Karl E. H. Seigfried
In recent months, there has been a notable uptick in public positions against prejudice being declared by academics. This is understandable and commendable, given the increase in hate crimes, rise of the alt-right, and resurgence of old hate groups.
The extreme right wing of U.S. politics has become newly emboldened by the divisive rhetoric of the Trump campaign and presidency. According to the Center for the Study of Hate & Extremism, there was a 23.3% increase in reported hate crimes in 2016 from the previous year. Washington, D.C., alone saw a 62% increase. Virtually unheard of before the last presidential election season began, figures associated with the alt-right—including University of Chicago alumni Richard Spencer and Julia Hahn—are now well-known figures on the American political scene. The Nationalist Front, the Ku Klux Klan, and other white nationalist groups have been building alliances in order to, in the words of one KKK imperial wizard, “make this country great again, like Trump is saying.”
In response, a noticeable number of academics have made public declarations against this rise of racist, anti-Semitic, Islamophobic, homophobic, transphobic, and otherwise hateful speech and action. Given my own interests, I’ve particularly noticed this happening in religious, medieval, and Scandinavian studies. In the proclamations by scholars in these and other academic areas, a common theme is pushback against extremist appropriation of sources and scholarship in the given field of study.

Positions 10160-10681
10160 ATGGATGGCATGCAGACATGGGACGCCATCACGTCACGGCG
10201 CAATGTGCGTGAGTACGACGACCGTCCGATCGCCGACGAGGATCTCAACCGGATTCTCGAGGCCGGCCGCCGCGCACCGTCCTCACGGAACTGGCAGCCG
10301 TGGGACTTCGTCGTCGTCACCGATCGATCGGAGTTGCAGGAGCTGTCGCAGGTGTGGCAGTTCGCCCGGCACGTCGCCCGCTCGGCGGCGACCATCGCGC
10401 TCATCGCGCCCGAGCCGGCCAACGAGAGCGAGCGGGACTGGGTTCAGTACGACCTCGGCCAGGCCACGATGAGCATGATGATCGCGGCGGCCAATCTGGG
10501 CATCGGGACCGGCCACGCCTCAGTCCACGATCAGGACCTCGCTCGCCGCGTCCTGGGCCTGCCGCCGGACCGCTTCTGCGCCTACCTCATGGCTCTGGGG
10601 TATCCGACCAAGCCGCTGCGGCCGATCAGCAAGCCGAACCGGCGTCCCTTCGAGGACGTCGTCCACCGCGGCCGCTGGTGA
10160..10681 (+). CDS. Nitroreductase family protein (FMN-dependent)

This work is admirable, but it does seem to aim at easy targets. Few academics today openly support the Milo Yiannopouloses of the world, so denouncing the new breed of public hatemonger can seem less like a brave stand than a signaling of virtue. By picking low-hanging fruit and standing against the most obviously bigoted targets, protesting professors avoid addressing parallel problems in their own disciplines.
One example of this trend is the ongoing multi-author series on “Race, Racism, and the Middle Ages: Tearing Down the ‘Whites Only’ Medieval World,” begun in February on the Public Medievalist website. Responding to media coverage of “neo-fascist, neo-Nazi, white supremacist nationalists” embracing the medieval period, the stated goal of the series is “to expose and tear down the white-supremacist-tainted version of the Middle Ages, and to lift up some of the stories of those medieval people of color you may not have heard of before.”
Of the 20 installments in the series, all but one are written by white authors. Although there is celebration of non-white actors being cast in “medievalist roles” such as Guinevere and Heimdall, not one of the essays mentions the lack of diversity within medieval studies itself. Searching the departments represented by the list of authors, I found no non-white medievalist faculty members. Given that “Tearing Down the ‘Whites Only’ Medieval World” is the stated goal of the series, the whiteness of the academic field is the oliphant in the room.